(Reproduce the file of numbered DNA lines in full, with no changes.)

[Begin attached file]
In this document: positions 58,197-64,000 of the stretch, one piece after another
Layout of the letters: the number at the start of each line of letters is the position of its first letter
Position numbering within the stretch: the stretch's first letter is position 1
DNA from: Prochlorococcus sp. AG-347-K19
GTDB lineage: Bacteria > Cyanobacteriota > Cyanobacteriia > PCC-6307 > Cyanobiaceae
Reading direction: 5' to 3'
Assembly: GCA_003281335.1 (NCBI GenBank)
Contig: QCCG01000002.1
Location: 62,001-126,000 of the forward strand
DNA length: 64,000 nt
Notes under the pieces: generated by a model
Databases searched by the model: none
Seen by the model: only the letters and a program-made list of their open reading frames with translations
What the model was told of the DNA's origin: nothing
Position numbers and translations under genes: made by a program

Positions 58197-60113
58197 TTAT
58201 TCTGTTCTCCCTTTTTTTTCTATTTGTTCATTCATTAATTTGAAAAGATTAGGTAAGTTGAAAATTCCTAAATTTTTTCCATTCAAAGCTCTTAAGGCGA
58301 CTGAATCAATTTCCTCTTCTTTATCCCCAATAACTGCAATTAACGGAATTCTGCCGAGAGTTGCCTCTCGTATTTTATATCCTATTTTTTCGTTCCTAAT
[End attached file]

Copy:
In this document: positions 58,197-64,000 of the stretch, one piece after another
Layout of the letters: the number at the start of each line of letters is the position of its first letter
Position numbering within the stretch: the stretch's first letter is position 1
DNA from: Prochlorococcus sp. AG-347-K19
GTDB lineage: Bacteria > Cyanobacteriota > Cyanobacteriia > PCC-6307 > Cyanobiaceae
Reading direction: 5' to 3'
Assembly: GCA_003281335.1 (NCBI GenBank)
Contig: QCCG01000002.1
Location: 62,001-126,000 of the forward strand
DNA length: 64,000 nt
Notes under the pieces: generated by a model
Databases searched by the model: none
Seen by the model: only the letters and a program-made list of their open reading frames with translations
What the model was told of the DNA's origin: nothing
Position numbers and translations under genes: made by a program

Positions 58197-60113
58197 TTAT
58201 TCTGTTCTCCCTTTTTTTTCTATTTGTTCATTCATTAATTTGAAAAGATTAGGTAAGTTGAAAATTCCTAAATTTTTTCCATTCAAAGCTCTTAAGGCGA
58301 CTGAATCAATTTCCTCTTCTTTATCCCCAATAACTGCAATTAACGGAATTCTGCCGAGAGTTGCCTCTCGTATTTTATATCCTATTTTTTCGTTCCTAAT